•  Disease Risk - Disease risk can be reduced greatly by proper pasteurisation of whole milk prior to feeding or by using certain quality milk replacers. Feeding raw milk to calves can spread Johne’s disease in a herd. It’s not always possible to feed milk from test-negative cows and if the herd’s Johne’s status is unknown or milk cannot be separated, pasteurisation should be considered.

     

Housing Requirements

  • Individual Calves  - Allow 1.1m2 of space for calves up to 4 weeks of age. Allow 1.8m2 for calves up to 8 weeks of age. No calf should be confined in an individual pen after 8 weeks of age. (unless directed by a veterinary surgeon). All pens should have perforated walls (except sick calves in isolation) allowing calves to have direct visual and tactile contact with other animals. 

  • Grouped Calves - Allow 1.1m2 for calves up to 8 weeks of age. Allow 1.5m2 for calves up to 12 weeks of age. 

  • Passage Width - Two rows of pens - one on each side of a central passage (1.2m). Single row of pens on one side of the passage (1m). 

  • Trough Frontage - Feeding space for individually fed calves - 350mm per calf. 

  • Natural Ventilation - A calf house should have a minimum cubic air capacity of 7m2 per calf. Inlet areas should be a minimum of 0.045m per calf and outlets a minimum of 0.004m per calf. The outlet must be situated 1.5 - 2.5m above the inlet. With both natural and fan ventilation, always ensure a minimum ventilation rate of 6 air changes per hour.

  • Temperature - Not critical, providing it is similar to outside conditions and calves are sheltered from draughts and bad weather. 

  • Insulation - Not required in monopitch or pitched roof designs. 

  • Heating - Localised electric heating may be required for sick calves. A quartz linear lamp is suitable for group reared calves. It heats the calf rather than the air and sick calves move naturally into heated zone. 

  • Floors/Bedding - Beneath straw bedding provide concrete floors with a slope of at least 1 in 20. Passages should be domed and the floor slope in feed storage areas should be 1 in 40. 

  • Water - Individually penned - minimum of one water bucket for each pen. Group penned - minimum of one water bowl for every 10 - 12 calves. 

  • Lighting - Natural - provide 10% of the roof as translucent sheeting. Artificial - provide 100 - 200 lux at calf level to aid inspection of calves.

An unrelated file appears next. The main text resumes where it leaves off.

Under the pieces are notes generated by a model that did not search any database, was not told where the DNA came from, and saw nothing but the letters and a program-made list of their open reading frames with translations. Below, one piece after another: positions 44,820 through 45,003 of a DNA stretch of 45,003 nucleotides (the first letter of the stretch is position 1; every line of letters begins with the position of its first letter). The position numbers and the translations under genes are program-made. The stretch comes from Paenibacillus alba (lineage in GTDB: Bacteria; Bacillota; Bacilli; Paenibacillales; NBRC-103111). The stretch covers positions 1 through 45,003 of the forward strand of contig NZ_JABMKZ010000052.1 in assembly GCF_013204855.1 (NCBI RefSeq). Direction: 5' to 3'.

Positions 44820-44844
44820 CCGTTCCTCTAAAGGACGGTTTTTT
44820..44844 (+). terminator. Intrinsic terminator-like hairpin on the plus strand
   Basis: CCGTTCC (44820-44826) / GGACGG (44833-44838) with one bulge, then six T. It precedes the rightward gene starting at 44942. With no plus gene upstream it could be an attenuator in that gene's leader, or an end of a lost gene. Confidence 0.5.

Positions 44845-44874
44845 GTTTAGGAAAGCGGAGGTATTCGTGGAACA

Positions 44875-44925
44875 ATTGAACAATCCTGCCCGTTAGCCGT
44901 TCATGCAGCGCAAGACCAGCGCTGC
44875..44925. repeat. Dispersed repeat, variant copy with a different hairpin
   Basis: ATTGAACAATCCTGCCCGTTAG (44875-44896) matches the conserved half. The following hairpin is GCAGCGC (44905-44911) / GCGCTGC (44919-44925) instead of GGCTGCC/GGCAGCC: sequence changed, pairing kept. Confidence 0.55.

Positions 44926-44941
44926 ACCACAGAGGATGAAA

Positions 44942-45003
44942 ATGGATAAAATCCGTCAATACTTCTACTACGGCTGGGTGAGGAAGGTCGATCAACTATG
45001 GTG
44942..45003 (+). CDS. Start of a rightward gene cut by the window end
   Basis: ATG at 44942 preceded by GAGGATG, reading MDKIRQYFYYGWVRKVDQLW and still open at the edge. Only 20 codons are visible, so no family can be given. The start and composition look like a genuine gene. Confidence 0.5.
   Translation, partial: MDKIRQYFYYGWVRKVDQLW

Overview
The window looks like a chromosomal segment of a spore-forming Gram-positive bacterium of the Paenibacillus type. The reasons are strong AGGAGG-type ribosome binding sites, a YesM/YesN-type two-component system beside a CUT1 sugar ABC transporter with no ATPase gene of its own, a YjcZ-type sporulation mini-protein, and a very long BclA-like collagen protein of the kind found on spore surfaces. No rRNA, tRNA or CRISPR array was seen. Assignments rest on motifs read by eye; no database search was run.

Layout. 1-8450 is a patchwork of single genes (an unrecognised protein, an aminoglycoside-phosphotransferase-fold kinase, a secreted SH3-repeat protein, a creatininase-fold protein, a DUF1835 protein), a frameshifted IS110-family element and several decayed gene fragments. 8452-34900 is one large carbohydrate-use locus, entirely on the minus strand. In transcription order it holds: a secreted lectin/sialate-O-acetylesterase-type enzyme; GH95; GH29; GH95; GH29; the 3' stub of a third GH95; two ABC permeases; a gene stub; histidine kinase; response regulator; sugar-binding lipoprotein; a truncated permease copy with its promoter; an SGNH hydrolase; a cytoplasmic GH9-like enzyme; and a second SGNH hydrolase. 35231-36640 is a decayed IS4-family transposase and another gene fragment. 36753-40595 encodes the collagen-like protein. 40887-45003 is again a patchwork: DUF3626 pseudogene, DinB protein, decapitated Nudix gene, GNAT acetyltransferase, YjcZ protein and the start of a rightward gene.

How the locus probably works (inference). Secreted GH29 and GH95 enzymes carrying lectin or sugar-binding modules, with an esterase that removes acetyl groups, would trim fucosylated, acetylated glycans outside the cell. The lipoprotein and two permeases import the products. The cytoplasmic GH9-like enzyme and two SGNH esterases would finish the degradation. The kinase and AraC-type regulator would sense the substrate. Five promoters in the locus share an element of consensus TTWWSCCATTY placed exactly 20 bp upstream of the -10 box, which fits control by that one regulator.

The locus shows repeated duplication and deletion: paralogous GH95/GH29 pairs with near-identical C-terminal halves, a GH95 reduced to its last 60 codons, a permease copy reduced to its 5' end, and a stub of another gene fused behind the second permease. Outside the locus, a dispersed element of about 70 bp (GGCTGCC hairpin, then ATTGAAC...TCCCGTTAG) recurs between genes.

Solving Common Ailments 

  • Respiratory Disease

  • Review ventilation and drainage

  • Consider vaccination programme

  • Liaise with vet

  • Bloat

  • Check for correct mixing concentrations

  • Check for correct mixing temperature

  • Check for consistent feeding times

  • Check bucket height – 16 inches from the ground where calves stand

  • Infection

  • Rehydrate calves immediately (electrolyte)

  • Call the vet

  • Milk Scour

  • Check mixing concentration

  • Check temperature

  • May occur 24-48 hours on new diet

  • Cake Scour

  • Check milk feeding procedure

  • Check if weaning too abruptly

  • Check calf starter pellet

  • Check forage

 
Feeding Equipment

Volac Computerised Calf Feeders

Designed to automatically mix whole milk or milk replacer and to control the feeding of each individually identified calf, via small portions of milk, throughout the day. The daily milk intake of each calf is preset and the weaning period is fully controlled. The preparation and temperature of the milk is constant and allows automatic cleaning of the machine right up to the teat. The whole concept is designed to reduce man hours and deliver a fully controllable rearing system with up to 30 calves per feed station. 

Volac Automatic Feeder

Automatically mixes and supplies warm milk replacer for up to 50 calves. Available to hire or buy the feeder dramatically reduces man hours required for mixing milk and feeding calves, although a high degree of management skill is still required. 

Volac Milk Mixer

90 and 200 litre capacity milk mixers available to hire.
 

Five Freedoms

Each calf has the right to all five freedoms in accordance with the Farm Animal Welfare Council. 

  • Freedom from thirst, hunger and malnutrition

  • Freedom from discomfort

  • Freedom from pain, injury and disease

  • Freedom to express normal behavior

  • Freedom from fear and distress